Music creation should be possible for everyone, no matter the physical challenge.
(Part 2)

Vahakn Matossian / Designer and Inventor

Basking musicians with disabilities in the limelight.

Human Instruments develops musical instruments for people with limited physical abilities. The company’s designer Vahakn Matossian follows a simple policy: create musical instruments for serious professional musicians rather than therapeutic gadgets. We trace the path that brought him to the Human Instruments and focus on the company’s future development.

Simple technology delivers great benefits to players.

Let me present some of our devices from Human Instruments. We created the first one for a musician who is paralyzed from the neck down. The monitor displays a panel of different notes, or keys. An array of sensors attached to the player’s head enables the musician to select keys on the monitor by moving his head. Once a key is selected, the player blows into the mouthpiece to sound out the note. Through repetition, the body learns the positions of the keys and the head movements to select the desired notes. In time, the player masters the device just as he or she would a standard musical instrument.

Clarence Adoo testing Hi Note - hands free breath controlled MIDI instrument. Vahakn wishes to improve it to give Clarence more freedom to change the sound types himself, and to make the instrument more user-friendly.

We also invented a conductor's baton that visually impaired musicians can follow. As the conductor conducts, a transmitter embedded within the baton sends out signals representing its movement, speed, and dynamics to a receiver worn by the musician. With this device, a visually impaired musician can feel nuances of tempo and expression dictated by the conductor during a musical performance.

The other day at a music festival in Stockholm, I met a young musician who lacked the ability to control his arms. He used an iPad to play his music, operating it with his nose and mouth with great skill, but with difficulty. I modified the device by adding a large button to activate the looping function more easily. This simple idea has helped him significantly with his creative activities, and his sound is much improved. The devices I make at Human Instruments are logical. By keeping them logical I can adapt them more flexibly to various types of impairment.

The joy comes from creating things that people truly need.

I have changed in my approach to creating. Before I designed for ordinary commissions. Today I create for those who need specially customized instruments in order to play music. I am producing things that people truly need. For the moment mass production isn’t in the game plan; my focus is designing for individuals with very specific needs. Ultimately, my designs satisfy me as a creator bringing new things into the world.

There is another important guiding principle in the project: to see music not merely as a therapeutic pursuit. My ambition is to help more and more musicians with disabilities succeed as professional music creators, performing on par with those without disabilities. This is the core value of Human Instruments. If we see musicians in wheelchairs or with missing limbs perform well on television or at concerts as often as we see ordinary musicians, the world of music will be a richer place.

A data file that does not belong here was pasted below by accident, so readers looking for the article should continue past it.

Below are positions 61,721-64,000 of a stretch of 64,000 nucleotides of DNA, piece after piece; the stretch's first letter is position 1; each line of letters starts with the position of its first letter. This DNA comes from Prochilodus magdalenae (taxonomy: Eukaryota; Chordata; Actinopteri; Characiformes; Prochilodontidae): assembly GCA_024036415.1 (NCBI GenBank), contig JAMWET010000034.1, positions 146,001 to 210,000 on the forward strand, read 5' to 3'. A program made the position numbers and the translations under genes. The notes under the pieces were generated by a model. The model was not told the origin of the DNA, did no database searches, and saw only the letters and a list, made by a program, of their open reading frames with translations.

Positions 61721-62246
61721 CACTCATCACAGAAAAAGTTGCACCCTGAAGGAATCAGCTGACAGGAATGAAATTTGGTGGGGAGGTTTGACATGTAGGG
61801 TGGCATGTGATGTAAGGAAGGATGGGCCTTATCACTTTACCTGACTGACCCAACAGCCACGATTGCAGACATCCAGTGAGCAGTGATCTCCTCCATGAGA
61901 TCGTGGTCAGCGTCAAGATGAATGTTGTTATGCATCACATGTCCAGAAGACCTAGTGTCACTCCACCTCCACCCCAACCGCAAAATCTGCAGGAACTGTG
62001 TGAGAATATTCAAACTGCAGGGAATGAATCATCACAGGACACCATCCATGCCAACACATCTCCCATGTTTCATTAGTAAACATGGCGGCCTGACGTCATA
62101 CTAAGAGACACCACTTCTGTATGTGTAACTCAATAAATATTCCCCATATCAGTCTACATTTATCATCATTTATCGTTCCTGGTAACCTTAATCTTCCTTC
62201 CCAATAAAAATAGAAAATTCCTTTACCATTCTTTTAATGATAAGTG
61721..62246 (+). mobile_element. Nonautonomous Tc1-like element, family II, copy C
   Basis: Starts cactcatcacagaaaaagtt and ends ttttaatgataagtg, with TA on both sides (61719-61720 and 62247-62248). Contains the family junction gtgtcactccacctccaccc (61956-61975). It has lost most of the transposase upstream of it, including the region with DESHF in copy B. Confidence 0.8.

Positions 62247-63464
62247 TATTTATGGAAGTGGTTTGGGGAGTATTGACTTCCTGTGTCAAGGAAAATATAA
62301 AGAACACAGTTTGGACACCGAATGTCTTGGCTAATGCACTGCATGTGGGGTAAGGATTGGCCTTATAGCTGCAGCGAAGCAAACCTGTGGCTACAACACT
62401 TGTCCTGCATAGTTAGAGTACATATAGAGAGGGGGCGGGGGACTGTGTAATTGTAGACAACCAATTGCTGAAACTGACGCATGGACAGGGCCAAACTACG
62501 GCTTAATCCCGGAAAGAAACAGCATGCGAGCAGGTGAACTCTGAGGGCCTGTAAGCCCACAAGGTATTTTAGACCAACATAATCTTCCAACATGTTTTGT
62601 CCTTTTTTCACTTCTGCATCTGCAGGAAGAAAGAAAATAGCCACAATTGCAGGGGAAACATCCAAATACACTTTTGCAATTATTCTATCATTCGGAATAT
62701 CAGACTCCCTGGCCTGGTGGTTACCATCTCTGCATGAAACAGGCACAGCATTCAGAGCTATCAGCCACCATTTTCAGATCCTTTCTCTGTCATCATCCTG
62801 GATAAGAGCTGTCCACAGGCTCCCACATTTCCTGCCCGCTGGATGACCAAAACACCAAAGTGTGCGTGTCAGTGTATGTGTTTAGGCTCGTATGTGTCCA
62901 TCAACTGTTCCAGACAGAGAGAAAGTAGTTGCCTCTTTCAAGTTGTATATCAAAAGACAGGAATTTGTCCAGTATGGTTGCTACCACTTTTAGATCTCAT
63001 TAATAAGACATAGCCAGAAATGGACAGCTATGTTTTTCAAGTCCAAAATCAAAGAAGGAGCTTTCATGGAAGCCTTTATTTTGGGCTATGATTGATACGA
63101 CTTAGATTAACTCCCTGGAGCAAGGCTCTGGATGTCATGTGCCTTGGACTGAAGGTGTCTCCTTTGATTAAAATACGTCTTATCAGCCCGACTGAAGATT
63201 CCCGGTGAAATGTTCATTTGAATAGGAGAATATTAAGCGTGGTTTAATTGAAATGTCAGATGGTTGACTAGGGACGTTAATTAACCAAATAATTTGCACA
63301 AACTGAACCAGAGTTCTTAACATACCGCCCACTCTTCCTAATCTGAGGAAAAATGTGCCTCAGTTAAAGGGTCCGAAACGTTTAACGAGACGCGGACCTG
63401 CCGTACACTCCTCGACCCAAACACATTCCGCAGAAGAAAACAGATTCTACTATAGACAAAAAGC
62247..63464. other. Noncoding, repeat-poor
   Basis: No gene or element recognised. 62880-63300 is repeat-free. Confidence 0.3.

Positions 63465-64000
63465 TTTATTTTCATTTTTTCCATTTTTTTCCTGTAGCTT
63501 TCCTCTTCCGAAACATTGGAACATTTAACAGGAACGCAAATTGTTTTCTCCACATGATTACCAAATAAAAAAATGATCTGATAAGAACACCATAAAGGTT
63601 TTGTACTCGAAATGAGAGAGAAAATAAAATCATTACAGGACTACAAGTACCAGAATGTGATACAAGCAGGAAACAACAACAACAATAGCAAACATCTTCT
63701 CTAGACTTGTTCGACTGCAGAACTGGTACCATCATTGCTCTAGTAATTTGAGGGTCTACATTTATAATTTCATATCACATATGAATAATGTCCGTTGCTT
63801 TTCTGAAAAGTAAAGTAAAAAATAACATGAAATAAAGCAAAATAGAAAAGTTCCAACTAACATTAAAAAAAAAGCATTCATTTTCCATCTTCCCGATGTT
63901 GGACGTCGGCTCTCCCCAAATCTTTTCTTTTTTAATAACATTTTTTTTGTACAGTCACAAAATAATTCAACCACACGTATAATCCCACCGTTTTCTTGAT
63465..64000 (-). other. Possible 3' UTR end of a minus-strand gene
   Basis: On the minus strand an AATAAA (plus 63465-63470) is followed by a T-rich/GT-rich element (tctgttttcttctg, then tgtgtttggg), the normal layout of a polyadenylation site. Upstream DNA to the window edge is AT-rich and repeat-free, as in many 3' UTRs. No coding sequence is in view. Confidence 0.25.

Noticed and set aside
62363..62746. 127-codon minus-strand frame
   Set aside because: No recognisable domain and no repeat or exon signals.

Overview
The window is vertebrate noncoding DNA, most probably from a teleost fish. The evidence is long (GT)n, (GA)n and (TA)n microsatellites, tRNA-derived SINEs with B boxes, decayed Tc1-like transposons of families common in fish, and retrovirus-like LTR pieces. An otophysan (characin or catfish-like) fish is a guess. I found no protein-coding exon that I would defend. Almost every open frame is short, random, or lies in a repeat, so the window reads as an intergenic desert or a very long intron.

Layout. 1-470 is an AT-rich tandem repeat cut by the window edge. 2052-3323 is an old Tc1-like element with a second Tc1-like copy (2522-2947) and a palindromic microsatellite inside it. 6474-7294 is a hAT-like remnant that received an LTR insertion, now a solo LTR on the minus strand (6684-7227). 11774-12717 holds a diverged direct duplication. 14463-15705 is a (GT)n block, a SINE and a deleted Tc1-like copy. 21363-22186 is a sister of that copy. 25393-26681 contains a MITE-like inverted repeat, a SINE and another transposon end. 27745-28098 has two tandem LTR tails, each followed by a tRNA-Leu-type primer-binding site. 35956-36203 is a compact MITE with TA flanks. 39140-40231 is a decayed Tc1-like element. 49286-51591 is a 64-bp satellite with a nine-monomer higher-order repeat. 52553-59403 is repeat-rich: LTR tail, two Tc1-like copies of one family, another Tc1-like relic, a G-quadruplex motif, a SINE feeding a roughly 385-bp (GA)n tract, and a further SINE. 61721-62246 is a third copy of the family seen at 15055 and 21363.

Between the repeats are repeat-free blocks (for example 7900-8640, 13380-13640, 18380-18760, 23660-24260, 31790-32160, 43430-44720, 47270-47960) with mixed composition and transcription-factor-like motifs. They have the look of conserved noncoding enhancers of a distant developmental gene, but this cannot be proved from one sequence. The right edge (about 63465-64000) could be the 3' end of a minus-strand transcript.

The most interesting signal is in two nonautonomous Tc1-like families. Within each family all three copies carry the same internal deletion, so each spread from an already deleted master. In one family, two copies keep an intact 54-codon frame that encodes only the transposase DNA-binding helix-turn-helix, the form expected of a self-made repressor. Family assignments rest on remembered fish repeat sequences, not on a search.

In 2016, Vahakn attaches motion and percussion sensors and mobile soundsystems to a proffessional dancer, Nadenh Poan from StopGap Dance Company, at Motion Sound Lab. Motion Sounds Labs is a programme to find the most innovative uses of technology for inclusive music-making and dance.

Changing the reality by being noticed in the world.

Creating original devices is not so difficult to pursue on a technical level. The real challenge comes in fundraising and promoting my initiatives. Musicians with disabilities still have very few opportunities to play in front of audiences, so their presence in society goes largely unrecognized. I strive to bring about a world where people with disabilities can thrive as professional musicians and all of society knows it. Professional musicians should be appreciated for their skills and abilities without the stigma of the “disability” label. If they perform at the level of professionals, the perceptions of their place in society will change.

When musicians with disabilities perform more in public, other people with the same or similar disabilities see that they too have opportunities to express themselves in society. For someone like me who grew up cocooned in a world of music, life without music is unthinkable. It pains me to see some people forced into such a life by physical impairments. I hope to brighten up their worlds by providing my full support. One thing is certain: music can change people’s lives.

Hi Note Player Clarence Adoo (center), trombonist John Kelly (left), Head of Heritage Orchestra, Chris Wheeler (far center), and trumpet/trombone player and composer Torbjorn Hultmark (right) at the Setubal Music Festival in Portugal, 2016.

Read the Part 1

Vahakn Matossian / Designer and Inventor
London-based designer Vahakn Matossian grew up in a family of musical talents and has become a successful DJ musician himself. Vahakn’s involvement in an orchestra his father helped organize for people with disabilities inspired him to start “Human Instruments”- a company that develops musical devices that even persons with heavy physical challenges can play.

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